A little while before, I had decided to go the simple way, film-wise: I would shoot 100, 400 and 3200 ISO Kodak Black and White film only (short after, I ditched 100 ISO, since most of the time I was stopping down the 400 ISO film to 200). This simpler range of film would let me concentrate on the image, being the only question / decision: is the place lit (400 iso) or unlit (3200 iso). All pictures below were taken handheld.


Elif was kind enough to include the pictures I took at Tibet at their Bread n' Butter, a few months after the trip. This was really a honor, considering that the list of photographers that have collaborated with Mavi Jeans is overwhelming: Martin Parr, Abbas, Oliviero Toscani, Emir Kusturica (he is not a photographer; but he shot a great TV spot for Mavi Jeans) ...

Elif. You spoil me. I thank you.



My girlfriend (see previous post) travelled with me all the time, for so many years.She is small enough to sneak with me in places, and do her job in an extremely smooth and efficient manner.

Simply put, she is gorgeous!

Leica produces amazing machines: amazing gear construction for one simple purpose: amazing picture quality. And, amazingly, Leica cameras are usually unnoticed. People rarely pay attention to other people carrying Leicas (unless the camera is hanging from someone's shoulder during a photo exhibition opening venue! Then you are noticed, and not in the positive way...!)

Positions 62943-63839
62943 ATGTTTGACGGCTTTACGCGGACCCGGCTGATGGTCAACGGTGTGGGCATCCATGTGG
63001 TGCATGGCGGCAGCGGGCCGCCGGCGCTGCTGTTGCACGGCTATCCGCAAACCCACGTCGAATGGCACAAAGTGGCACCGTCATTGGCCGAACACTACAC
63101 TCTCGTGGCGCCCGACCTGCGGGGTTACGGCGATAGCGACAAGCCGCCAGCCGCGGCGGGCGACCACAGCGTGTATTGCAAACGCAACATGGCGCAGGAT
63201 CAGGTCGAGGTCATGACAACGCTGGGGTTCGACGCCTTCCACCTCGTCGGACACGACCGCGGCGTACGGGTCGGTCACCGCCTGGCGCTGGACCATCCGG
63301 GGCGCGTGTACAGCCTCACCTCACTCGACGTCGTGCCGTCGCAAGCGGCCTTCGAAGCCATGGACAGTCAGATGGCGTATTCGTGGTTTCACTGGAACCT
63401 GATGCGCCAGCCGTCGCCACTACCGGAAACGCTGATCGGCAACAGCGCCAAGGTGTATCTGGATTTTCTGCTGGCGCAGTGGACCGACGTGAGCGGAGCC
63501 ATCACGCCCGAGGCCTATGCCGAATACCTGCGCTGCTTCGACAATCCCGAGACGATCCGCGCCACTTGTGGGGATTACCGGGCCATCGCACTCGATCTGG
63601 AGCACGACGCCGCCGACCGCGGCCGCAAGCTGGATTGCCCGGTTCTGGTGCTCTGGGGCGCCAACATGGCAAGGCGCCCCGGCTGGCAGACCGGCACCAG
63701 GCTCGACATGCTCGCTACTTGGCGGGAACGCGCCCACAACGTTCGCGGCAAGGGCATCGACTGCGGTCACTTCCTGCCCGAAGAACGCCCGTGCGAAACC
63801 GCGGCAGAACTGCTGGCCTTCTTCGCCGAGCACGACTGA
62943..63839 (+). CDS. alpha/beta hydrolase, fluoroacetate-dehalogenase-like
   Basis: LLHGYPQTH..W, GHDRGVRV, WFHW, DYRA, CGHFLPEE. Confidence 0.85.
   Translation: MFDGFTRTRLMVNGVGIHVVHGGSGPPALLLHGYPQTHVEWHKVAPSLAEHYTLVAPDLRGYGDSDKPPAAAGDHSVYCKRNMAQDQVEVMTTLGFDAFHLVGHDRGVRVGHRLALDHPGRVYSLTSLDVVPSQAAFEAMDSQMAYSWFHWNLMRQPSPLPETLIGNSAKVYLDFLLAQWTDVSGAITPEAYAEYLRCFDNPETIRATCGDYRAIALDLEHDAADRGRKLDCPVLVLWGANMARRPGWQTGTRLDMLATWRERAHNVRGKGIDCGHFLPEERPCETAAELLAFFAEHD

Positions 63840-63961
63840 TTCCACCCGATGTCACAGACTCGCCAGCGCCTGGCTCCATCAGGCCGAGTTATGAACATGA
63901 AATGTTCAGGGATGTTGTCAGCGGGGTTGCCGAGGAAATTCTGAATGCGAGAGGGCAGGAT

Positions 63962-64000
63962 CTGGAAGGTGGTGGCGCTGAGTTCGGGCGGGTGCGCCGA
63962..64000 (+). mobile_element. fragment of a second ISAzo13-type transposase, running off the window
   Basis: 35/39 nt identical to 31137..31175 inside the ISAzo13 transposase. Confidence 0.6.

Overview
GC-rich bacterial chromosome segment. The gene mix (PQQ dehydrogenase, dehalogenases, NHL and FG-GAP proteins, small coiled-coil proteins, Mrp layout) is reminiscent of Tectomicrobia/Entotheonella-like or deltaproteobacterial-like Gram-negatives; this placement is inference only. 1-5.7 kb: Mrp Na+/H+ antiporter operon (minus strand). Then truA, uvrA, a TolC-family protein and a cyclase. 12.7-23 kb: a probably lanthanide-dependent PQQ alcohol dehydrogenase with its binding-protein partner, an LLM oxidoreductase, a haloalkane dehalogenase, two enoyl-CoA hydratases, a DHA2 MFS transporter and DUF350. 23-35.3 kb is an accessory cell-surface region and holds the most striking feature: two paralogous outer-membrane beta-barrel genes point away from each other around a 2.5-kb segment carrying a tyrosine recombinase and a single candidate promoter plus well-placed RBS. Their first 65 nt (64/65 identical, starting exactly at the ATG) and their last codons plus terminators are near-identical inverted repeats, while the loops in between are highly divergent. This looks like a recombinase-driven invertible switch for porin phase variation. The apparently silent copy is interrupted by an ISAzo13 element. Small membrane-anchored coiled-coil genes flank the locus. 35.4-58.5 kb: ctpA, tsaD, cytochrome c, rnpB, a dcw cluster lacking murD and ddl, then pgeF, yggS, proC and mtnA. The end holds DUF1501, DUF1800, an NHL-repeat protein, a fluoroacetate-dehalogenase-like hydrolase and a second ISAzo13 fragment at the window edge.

I once went on a business trip to London. Funny as it may sound, the purpose of the trip was to visit the finest Japanese and Chinese rsstaurants in town (yes, I insist: business trip). And if you are wondering, yes, there's many many fine Japanese and Chinese restaurants in London. You can usually visit restaurants during lunch and / or dinner time, and sometimes, if the place has a tea-room, bakery or other side business, also in between meals.

I took two cameras with me: a pocket digital compact (I cannot remember which brand / model) and my Leica M6. One for business pics, one for art. The Leica was loaded, as usual, with black and white film only.

Being a party of five people, the fastest, cheapest, most efficient way to move around was in taxis. I decided that, on every ride, i would sit on the front folding seat, facing backwards, so I could take pictures of my friends:

Albert A.

Albert A.



Albert R.

Albert R.



Q: How come "5 People in a London Taxi" consists of only 4 photos? A: I didn't self-portrait.

P.S.: all pictures were taken handheld (passenger space inside London Taxis would be too small to open a tripod) (or would it?)